get the first look at i-D's acting up issue!

The revolution won't be televised, it'll be streamed. As we enter a new dawn of TV and film, i-D turns its lens to Los Angeles, the undisputed home of showbiz. We heard you’re a player, so let's play the game.

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03 August 2017, 12:41am

What makes a star in 2017? It's a question we asked when conceiving The Acting Up Issue. Starting with the covers, we focus on three giants of fashion: Mathilde Henning for Céline, shot by David Sims, Selena Forrest for Dior, shot by Zoë Ghertner, and Paris Jackson for Calvin Klein, shot by Willy Vanderperre. 

Inside, we turn our lens towards LA, the land where everybody's got big dreams, and sometimes they really do come true. We're on the precipice of a new age of TV and film, where the old standards are set to be seriously shaken up and then torn down, with audiences hungry to see the stories untold till now, and a new generation of talent are determined to use their growing fame for good. There's still a long way to go until we see real diversity on-screen, so it's more important than ever to champion those pushing for change. We're celebrating stars on the rise telling vital stories and tackling issues from sexual identity and race, to mental health, poverty and appropriation. 

Photography Willy Vanderperre. Styling Olivier Rizzo. Paris wears marching band vest CALVIN KLEIN 205W39NYC.

This issue we shine the spotlight on Hollywood's new gen: Danielle Macdonald and Mamoudou Athie, leads of hip-hop underdog tale Patti Cake$: champion for the non-binary, Asia Kate Dillon from Orange Is the New Black: Miles Heizer of 2017's most talked about show, 13 Reasons Why, and the UK's very own Harris Dickinson, the luminescent star of the forthcoming gay cruising drama Beach Rats, a film that delivers a raw and unflinching look at male nudity and the discovery of sexual identity.

Of course, Hollywood wouldn't be Hollywood without a good old-fashioned blockbuster; it's time for your close-up Finn Wolfhard, as everybody's favourite ghostbuster returns to Stranger Things this October. If you can't wait until Halloween, fret not, Finn can be seen in Stephen King's terrifying clown saga, IT, alongside 15-year-old Sophia Lillis, who tells us what gives her the shivers. British actor Fionn Whitehead, who makes his big screen debut in Christopher Nolan's new blockbuster is in danger of becoming as famous as his Dunkirk co-star Harry Styles.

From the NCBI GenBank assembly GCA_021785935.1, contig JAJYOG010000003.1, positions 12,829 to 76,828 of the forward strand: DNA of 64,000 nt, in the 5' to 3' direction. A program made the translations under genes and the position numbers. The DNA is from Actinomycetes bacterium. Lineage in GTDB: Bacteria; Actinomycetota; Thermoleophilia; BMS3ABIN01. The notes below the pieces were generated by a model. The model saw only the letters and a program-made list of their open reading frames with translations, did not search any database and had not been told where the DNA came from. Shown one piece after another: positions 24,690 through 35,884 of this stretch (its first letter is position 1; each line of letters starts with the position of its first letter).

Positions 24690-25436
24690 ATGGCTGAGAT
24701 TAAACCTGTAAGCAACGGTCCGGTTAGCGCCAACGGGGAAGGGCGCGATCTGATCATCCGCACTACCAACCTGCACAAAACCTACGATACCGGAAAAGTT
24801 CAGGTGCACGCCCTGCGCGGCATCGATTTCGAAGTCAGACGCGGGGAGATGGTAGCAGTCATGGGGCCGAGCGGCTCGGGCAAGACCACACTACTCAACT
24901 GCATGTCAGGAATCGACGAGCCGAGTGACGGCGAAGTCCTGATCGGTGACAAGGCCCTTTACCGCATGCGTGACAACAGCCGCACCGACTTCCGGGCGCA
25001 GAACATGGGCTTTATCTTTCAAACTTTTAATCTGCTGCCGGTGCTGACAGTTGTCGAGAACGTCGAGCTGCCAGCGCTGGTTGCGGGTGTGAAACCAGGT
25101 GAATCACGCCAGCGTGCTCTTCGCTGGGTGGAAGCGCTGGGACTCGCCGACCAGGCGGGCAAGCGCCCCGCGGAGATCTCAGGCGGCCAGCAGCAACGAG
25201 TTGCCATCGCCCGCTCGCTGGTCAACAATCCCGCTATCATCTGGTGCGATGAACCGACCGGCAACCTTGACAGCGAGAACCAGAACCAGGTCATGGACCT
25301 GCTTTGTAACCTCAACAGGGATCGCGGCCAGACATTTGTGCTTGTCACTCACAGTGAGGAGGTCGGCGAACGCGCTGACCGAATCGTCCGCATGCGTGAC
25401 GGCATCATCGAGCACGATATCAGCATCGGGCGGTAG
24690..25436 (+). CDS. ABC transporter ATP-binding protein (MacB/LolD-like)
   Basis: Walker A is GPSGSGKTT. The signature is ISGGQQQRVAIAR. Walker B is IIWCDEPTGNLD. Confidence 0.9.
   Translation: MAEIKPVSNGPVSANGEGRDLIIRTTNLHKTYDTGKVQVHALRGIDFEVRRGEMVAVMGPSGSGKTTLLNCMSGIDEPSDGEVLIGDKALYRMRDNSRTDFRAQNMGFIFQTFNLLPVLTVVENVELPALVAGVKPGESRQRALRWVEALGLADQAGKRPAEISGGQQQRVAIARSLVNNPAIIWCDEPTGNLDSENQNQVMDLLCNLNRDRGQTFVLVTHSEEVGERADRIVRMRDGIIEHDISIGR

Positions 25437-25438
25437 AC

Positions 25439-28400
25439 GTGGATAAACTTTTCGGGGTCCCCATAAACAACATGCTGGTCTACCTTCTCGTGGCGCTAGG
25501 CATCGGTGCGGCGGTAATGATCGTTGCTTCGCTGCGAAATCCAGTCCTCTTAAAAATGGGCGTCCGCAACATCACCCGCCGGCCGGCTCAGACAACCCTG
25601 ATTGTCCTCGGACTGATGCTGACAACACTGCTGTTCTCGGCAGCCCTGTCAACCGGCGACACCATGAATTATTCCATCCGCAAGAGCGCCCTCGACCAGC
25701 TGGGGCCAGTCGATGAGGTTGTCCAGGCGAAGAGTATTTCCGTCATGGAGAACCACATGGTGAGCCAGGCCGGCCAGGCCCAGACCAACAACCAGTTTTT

Photography Zoë Ghertner. Styling Julia Sarr-Jamois. Selena wears dungarees Dior.

It's not surprising to hear that LA-based actor Yara Shahidi had her pick of Ivy League colleges (she chose Harvard). Since winning a role on Black-ish, this voraciously intelligent teenager has consistently used her platform as a place for considered thought and discussion. In an essay for i-D, Yara tells us why she wants to provoke conversation through creativity.

As film and television continues to challenge expectations, fashion too is moving far beyond the boundaries of gender; No Sesso and 69 US are LA based labels challenging the ideas of identity with their non-demographic visions of the future. The sprawling city is abuzz with a new generation of designers, skateboarders and singers, activists, actors and rappers. Get into our guide of the town, while Dexter Navy travels to the heart of the city to celebrate the kids creating something truly special in the City of Angels.

Who better to close out The Acting Up Issue than the impossibly perfect plastic princess and poster girl for trans identity, Amanda Lepore, the inimitable original club kid celebrating 50 years of the decriminalisation of homosexuality in the UK.

Remember, all the world's a stage, and we're all merely players. Live the dream, live your dream, be the dream.